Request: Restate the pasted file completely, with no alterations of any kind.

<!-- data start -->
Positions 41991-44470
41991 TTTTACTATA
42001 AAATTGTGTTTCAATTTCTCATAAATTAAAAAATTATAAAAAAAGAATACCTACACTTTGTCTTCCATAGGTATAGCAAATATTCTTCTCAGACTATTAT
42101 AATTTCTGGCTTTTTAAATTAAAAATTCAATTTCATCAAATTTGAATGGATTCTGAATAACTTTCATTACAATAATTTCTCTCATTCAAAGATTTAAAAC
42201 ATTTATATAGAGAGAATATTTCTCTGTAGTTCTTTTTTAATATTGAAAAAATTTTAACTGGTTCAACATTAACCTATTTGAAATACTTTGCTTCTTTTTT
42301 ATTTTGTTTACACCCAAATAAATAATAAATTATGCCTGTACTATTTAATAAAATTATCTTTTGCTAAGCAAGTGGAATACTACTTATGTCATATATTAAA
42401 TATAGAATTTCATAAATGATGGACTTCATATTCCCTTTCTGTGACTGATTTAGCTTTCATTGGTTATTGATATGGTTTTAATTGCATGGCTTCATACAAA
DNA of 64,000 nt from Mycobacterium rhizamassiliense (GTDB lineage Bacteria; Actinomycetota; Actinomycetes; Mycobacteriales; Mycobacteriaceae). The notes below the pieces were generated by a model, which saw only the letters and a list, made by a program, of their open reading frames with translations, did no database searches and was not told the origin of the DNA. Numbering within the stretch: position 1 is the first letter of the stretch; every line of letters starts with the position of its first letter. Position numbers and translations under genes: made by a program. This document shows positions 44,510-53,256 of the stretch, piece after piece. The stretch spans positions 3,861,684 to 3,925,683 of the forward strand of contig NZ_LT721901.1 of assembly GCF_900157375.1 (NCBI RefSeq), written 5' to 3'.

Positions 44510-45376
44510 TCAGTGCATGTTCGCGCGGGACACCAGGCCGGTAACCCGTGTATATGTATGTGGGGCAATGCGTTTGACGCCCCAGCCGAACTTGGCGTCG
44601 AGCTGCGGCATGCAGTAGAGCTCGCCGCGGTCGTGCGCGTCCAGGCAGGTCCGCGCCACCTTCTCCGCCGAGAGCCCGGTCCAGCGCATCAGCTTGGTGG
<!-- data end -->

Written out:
Positions 41991-44470
41991 TTTTACTATA
42001 AAATTGTGTTTCAATTTCTCATAAATTAAAAAATTATAAAAAAAGAATACCTACACTTTGTCTTCCATAGGTATAGCAAATATTCTTCTCAGACTATTAT
42101 AATTTCTGGCTTTTTAAATTAAAAATTCAATTTCATCAAATTTGAATGGATTCTGAATAACTTTCATTACAATAATTTCTCTCATTCAAAGATTTAAAAC
42201 ATTTATATAGAGAGAATATTTCTCTGTAGTTCTTTTTTAATATTGAAAAAATTTTAACTGGTTCAACATTAACCTATTTGAAATACTTTGCTTCTTTTTT
42301 ATTTTGTTTACACCCAAATAAATAATAAATTATGCCTGTACTATTTAATAAAATTATCTTTTGCTAAGCAAGTGGAATACTACTTATGTCATATATTAAA
42401 TATAGAATTTCATAAATGATGGACTTCATATTCCCTTTCTGTGACTGATTTAGCTTTCATTGGTTATTGATATGGTTTTAATTGCATGGCTTCATACAAA
DNA of 64,000 nt from Mycobacterium rhizamassiliense (GTDB lineage Bacteria; Actinomycetota; Actinomycetes; Mycobacteriales; Mycobacteriaceae). The notes below the pieces were generated by a model, which saw only the letters and a list, made by a program, of their open reading frames with translations, did no database searches and was not told the origin of the DNA. Numbering within the stretch: position 1 is the first letter of the stretch; every line of letters starts with the position of its first letter. Position numbers and translations under genes: made by a program. This document shows positions 44,510-53,256 of the stretch, piece after piece. The stretch spans positions 3,861,684 to 3,925,683 of the forward strand of contig NZ_LT721901.1 of assembly GCF_900157375.1 (NCBI RefSeq), written 5' to 3'.

Positions 44510-45376
44510 TCAGTGCATGTTCGCGCGGGACACCAGGCCGGTAACCCGTGTATATGTATGTGGGGCAATGCGTTTGACGCCCCAGCCGAACTTGGCGTCG
44601 AGCTGCGGCATGCAGTAGAGCTCGCCGCGGTCGTGCGCGTCCAGGCAGGTCCGCGCCACCTTCTCCGCCGAGAGCCCGGTCCAGCGCATCAGCTTGGTGG